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TitleEvaluation of current tank car TC128B steel weld performance
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LicencePlease note the adoption of the Open Government Licence - Canada supersedes any previous licences.
AuthorXu, SORCID logo; Chen, J; McKinley, J; Liang, J; Yang, L; Laver, A
SourceCanmetMATERIALS, Report no. CMAT-2020-WF 49867504, 2022, 31 pages Open Access logo Open Access
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Year2022
Alt SeriesTransport Canada Publication (TP) TP 15470E
PublisherCanmetMATERIALS
Editionupdated
Documentserial
Lang.English
Mediaon-line; digital
File formatpdf
SubjectsScience and Technology; Transport; welding; Materials technology; Steel; Rail transport
Illustrationsphotographs; tables; schematic diagrams; profiles; photomicrographs; plots
ProgramCanmetMATERIALS Joining and Structural Performance
Released2021 02 01; 2022 05 13
Abstract(Summary)
This report summarizes the results of the evaluation of current TC128B tank car welds. The sample coupons were received from a DOT-117J tank car. The experimental work in this report included the determination, from a longitudinal weld, of (i) chemical composition, microstructure and micro-hardness (ii) tensile strength and failure locations in the temperature range of 23°C to -60°C, and (iii) Charpy transition curves. Typical fracture features of low Charpy weld metal samples and volume fractions of acicular ferrite (AF) were characterized and discussed. The results of the longitudinal weld were compared to those from a circumferential weld characterized previously from the same tank car including updated Charpy testing at -34°C, and the main conclusions are provided in this report.
The TC128B welds were created using a double pass procedure. The first-pass (or root pass) weld was made from the inside of the tank and the Weld Metal (WM) height was about 1/3 of the weld thickness while the second-pass (or cap pass) weld completed the joints. For the two welds, the combined weld and Heat Affected Zone (HAZ) widths were approximately 14.8-19.8 mm close to the mid-thickness (the smallest). The HAZ width ranged approximately 1.3-5.7 mm. WM and HAZ showed typical microstructures although AF volume was low. The hardness values in the weld and HAZ were considerably higher than those of Base Metal (BM), i.e., demonstrating desired weld strength over-matching. The hardness values of the two welds were comparable. The average values of micro-hardness of BM, HAZ and WM of the two welds were 164, 191 and 201, respectively. All-WM specimens tested at 23°C showed that the welds were manufactured to the required strength specification and the welds were stronger than the steel. The Ultimate Tensile Strength (UTS) of the cross-weld specimens decreased with increasing temperature from -60°C to 850°C. All cross-weld specimens tested failed at BM except for two cross-weld tensile specimens at 800°C failed at WM indicating that the weld overmatched (stronger than) the BM. Charpy V Notch (CVN) values of WM were significantly lower than those of BM and HAZs specimens. Interpolated CVN values for circumferential WM specimens at -34°C (average 18 J) indicated that the weld toughness values may be lower than the benchmark of AAR specification requirements for pressure tank (i.e., average 20.3 J). Additional Charpy tests (3) and a retest (of 3) at -34°C showed that the toughness of the circumferential weld were lower than the bench requirements (i.e., average of 20.3 J and minimum of 13.6 J). The results indicate that Charpy testing is important for tank cars in low-temperature climate applications. The Scanning Electron Microscopy (SEM) fractography examinations indicate that low TC128B WM toughness was associated with weld microstructural constituents and/or inclusions. The volume fractions of AF in the circumferential and longitudinal welds were estimated to be 25% and 40%, respectively.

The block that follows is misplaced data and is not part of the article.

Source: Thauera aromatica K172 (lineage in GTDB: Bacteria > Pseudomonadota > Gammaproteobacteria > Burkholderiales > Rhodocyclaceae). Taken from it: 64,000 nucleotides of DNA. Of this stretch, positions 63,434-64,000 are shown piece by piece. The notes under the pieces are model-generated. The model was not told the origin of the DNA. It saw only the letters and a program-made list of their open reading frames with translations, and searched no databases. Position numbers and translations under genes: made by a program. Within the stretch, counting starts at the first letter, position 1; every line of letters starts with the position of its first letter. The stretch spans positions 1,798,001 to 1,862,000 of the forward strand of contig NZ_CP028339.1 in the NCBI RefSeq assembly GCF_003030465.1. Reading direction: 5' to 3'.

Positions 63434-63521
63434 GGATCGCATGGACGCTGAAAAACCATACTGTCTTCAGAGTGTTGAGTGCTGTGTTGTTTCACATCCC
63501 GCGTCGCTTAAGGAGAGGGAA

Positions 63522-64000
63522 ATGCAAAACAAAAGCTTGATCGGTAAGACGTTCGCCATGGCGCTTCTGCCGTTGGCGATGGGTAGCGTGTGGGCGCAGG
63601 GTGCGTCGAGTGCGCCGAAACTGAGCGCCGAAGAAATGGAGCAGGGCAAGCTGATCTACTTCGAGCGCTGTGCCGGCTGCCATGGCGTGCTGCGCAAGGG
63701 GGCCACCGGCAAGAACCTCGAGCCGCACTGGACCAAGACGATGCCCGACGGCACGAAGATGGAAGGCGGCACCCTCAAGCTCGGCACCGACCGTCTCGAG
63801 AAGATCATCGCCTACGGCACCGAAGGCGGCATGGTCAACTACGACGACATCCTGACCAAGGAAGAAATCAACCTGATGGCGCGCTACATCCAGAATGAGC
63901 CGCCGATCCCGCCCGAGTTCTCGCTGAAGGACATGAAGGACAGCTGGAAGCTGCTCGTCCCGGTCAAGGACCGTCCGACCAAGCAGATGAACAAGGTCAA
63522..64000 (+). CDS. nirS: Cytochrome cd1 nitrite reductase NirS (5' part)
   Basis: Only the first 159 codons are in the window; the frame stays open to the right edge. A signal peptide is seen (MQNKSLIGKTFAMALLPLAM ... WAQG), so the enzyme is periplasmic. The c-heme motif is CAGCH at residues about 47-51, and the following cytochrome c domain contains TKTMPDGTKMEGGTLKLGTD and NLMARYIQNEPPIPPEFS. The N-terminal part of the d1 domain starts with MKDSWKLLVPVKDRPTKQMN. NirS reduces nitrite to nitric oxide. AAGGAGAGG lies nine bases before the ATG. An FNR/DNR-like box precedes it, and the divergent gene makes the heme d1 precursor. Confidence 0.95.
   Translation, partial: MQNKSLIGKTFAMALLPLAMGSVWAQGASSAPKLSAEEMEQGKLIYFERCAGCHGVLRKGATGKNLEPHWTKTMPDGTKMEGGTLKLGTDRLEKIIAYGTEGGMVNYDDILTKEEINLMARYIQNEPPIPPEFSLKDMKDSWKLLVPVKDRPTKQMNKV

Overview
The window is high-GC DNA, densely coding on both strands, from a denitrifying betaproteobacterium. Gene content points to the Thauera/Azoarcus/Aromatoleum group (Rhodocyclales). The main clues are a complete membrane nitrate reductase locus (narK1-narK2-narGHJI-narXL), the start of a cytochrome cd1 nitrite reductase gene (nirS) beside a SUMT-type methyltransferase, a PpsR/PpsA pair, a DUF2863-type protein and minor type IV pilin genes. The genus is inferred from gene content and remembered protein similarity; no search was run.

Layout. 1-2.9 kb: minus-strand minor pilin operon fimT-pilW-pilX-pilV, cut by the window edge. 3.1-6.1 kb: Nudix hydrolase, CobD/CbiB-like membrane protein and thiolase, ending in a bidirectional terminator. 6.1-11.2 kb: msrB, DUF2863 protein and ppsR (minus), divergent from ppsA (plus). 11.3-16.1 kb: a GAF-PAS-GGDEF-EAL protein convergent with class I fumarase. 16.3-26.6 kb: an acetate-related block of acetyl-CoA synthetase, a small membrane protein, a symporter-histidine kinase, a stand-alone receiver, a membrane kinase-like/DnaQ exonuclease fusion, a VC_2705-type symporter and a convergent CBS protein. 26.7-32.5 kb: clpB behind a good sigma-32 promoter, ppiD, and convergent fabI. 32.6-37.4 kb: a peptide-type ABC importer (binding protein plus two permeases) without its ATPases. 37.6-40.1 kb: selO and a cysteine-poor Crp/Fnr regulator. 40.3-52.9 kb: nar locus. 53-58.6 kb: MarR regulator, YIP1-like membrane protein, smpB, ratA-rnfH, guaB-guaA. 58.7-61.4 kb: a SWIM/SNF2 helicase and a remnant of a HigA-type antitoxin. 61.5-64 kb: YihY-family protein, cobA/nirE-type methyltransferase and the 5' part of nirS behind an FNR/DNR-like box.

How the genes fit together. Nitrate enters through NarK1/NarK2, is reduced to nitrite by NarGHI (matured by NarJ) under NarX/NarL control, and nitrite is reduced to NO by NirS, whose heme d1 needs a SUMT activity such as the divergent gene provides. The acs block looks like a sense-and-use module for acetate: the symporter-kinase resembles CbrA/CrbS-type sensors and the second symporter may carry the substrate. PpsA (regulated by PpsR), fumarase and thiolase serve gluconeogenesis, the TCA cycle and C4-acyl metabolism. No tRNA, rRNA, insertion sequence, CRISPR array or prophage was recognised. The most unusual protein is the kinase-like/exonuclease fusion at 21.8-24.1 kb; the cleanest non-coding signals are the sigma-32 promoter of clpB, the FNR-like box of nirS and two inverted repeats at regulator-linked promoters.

Summary(Plain Language Summary, not published)
This report summarizes the results of the evaluation of current TC128B steel tank car welds. The sample coupons were received from a DOT-117J tank car. The experimental work in this report included the determination, from a longitudinal weld, of (i) chemical composition, microstructure and micro-hardness (ii) tensile strength and failure locations in the temperature range of 23°C to -60°C, and (iii) Charpy transition curves. Typical fracture features of low Charpy strength weld metal samples and volume fractions of acicular ferrite (AF) were characterized and discussed. The results of the longitudinal weld were compared to those from a circumferential weld characterized previously from the same tank car, including updated Charpy testing at -34°C, and the main conclusions are provided.
GEOSCAN ID328117

 
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